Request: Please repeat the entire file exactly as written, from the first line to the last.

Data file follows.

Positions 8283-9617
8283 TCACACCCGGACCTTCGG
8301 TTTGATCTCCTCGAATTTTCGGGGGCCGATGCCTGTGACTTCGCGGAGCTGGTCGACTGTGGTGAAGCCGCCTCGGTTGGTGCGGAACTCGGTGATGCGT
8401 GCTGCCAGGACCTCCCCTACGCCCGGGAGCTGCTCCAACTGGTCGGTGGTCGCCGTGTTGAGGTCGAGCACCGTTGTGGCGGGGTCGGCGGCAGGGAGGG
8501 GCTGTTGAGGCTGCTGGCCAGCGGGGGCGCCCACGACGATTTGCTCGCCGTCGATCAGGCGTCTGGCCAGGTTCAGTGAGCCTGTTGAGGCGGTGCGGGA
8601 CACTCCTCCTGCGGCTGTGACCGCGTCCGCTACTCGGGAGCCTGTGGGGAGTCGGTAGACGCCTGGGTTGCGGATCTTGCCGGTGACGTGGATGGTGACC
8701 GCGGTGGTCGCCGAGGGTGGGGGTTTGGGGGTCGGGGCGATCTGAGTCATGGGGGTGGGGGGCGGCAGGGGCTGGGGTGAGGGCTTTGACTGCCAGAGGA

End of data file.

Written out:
Positions 8283-9617
8283 TCACACCCGGACCTTCGG
8301 TTTGATCTCCTCGAATTTTCGGGGGCCGATGCCTGTGACTTCGCGGAGCTGGTCGACTGTGGTGAAGCCGCCTCGGTTGGTGCGGAACTCGGTGATGCGT
8401 GCTGCCAGGACCTCCCCTACGCCCGGGAGCTGCTCCAACTGGTCGGTGGTCGCCGTGTTGAGGTCGAGCACCGTTGTGGCGGGGTCGGCGGCAGGGAGGG
8501 GCTGTTGAGGCTGCTGGCCAGCGGGGGCGCCCACGACGATTTGCTCGCCGTCGATCAGGCGTCTGGCCAGGTTCAGTGAGCCTGTTGAGGCGGTGCGGGA
8601 CACTCCTCCTGCGGCTGTGACCGCGTCCGCTACTCGGGAGCCTGTGGGGAGTCGGTAGACGCCTGGGTTGCGGATCTTGCCGGTGACGTGGATGGTGACC
8701 GCGGTGGTCGCCGAGGGTGGGGGTTTGGGGGTCGGGGCGATCTGAGTCATGGGGGTGGGGGGCGGCAGGGGCTGGGGTGAGGGCTTTGACTGCCAGAGGA